The Association of the British Pharmaceutical Industry (ABPI) has renewed its call to boost spending on new medicines in the UK, after finding that, by 2015, just 2.5% of the entire medicines budget will be spent on newly-launched drugs.
The group has accused the National Health Service of slashing its expenditure on new medicines as a means of meeting tough spending targets, but warned that this "crude" way of generating savings could be "hampering" the treatment of patients.
Life sciences leaders area calling for the new decision makers in the NHS "to make a break with the past, stop cutting and start investing in innovative life-saving and life-changing medicines," the ABPI said.
The call comes on the back of new data highlighting just how little the UK's investment in medicines is compared with many other developed nations.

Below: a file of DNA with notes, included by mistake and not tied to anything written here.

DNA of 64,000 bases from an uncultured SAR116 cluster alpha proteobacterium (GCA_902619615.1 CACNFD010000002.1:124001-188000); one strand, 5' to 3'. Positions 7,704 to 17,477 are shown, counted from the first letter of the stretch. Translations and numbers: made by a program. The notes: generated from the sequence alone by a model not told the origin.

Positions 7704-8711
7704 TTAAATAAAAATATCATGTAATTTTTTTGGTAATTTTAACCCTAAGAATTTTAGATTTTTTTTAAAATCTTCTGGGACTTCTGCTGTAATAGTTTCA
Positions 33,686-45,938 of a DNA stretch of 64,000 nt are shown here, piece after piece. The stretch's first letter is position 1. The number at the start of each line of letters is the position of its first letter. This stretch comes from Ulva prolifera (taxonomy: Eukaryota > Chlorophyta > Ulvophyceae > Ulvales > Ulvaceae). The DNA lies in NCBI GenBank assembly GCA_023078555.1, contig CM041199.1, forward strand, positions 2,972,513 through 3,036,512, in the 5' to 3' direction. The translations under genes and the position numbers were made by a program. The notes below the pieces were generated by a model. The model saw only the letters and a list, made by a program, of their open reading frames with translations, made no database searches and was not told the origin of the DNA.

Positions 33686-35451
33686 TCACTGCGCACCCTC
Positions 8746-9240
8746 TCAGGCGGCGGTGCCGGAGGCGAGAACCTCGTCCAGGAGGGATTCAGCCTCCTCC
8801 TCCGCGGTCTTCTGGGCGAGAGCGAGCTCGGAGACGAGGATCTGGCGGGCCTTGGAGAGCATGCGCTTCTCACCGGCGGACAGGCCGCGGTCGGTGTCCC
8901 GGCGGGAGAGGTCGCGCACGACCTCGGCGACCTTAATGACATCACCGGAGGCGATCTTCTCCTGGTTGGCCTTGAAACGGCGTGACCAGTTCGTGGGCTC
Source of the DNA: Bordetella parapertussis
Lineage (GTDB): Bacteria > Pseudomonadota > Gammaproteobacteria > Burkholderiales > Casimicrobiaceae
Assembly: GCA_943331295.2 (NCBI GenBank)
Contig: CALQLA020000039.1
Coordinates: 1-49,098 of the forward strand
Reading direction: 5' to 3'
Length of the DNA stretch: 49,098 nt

Overall, the UK spends 74 pence per person per day on medicines, compared with £1.11 in Germany, £1.40 in France, £1.70 in Japan and £2.21 in the US.
Similarly, looking at new medicines, the UK spends just 7p per person per day, compared with 21p in Germany, 22p in France, 30p in Japan and 36p in the US.
"It is particularly frustrating that we still struggle to get these new medicines to patients when we also consider that the UK has amongst the lowest prices in Europe and the NHS will save over a billion pounds every year until 2015 as medicines lose their patent and are prescribed generically,” said Stephen Whitehead, ABPI chief executive.
"Our healthcare system needs to focus much more on caring for patients in their own homes and much less on treatment in expensive hospitals. Investing in new, innovative medicines will be absolutely key to this, and there will significant rewards if we get this right – improving patient’s quality of life and ensuring the financial sustainability of the NHS," he added.
The Department of Health could not provide its position on the matter in time for publication.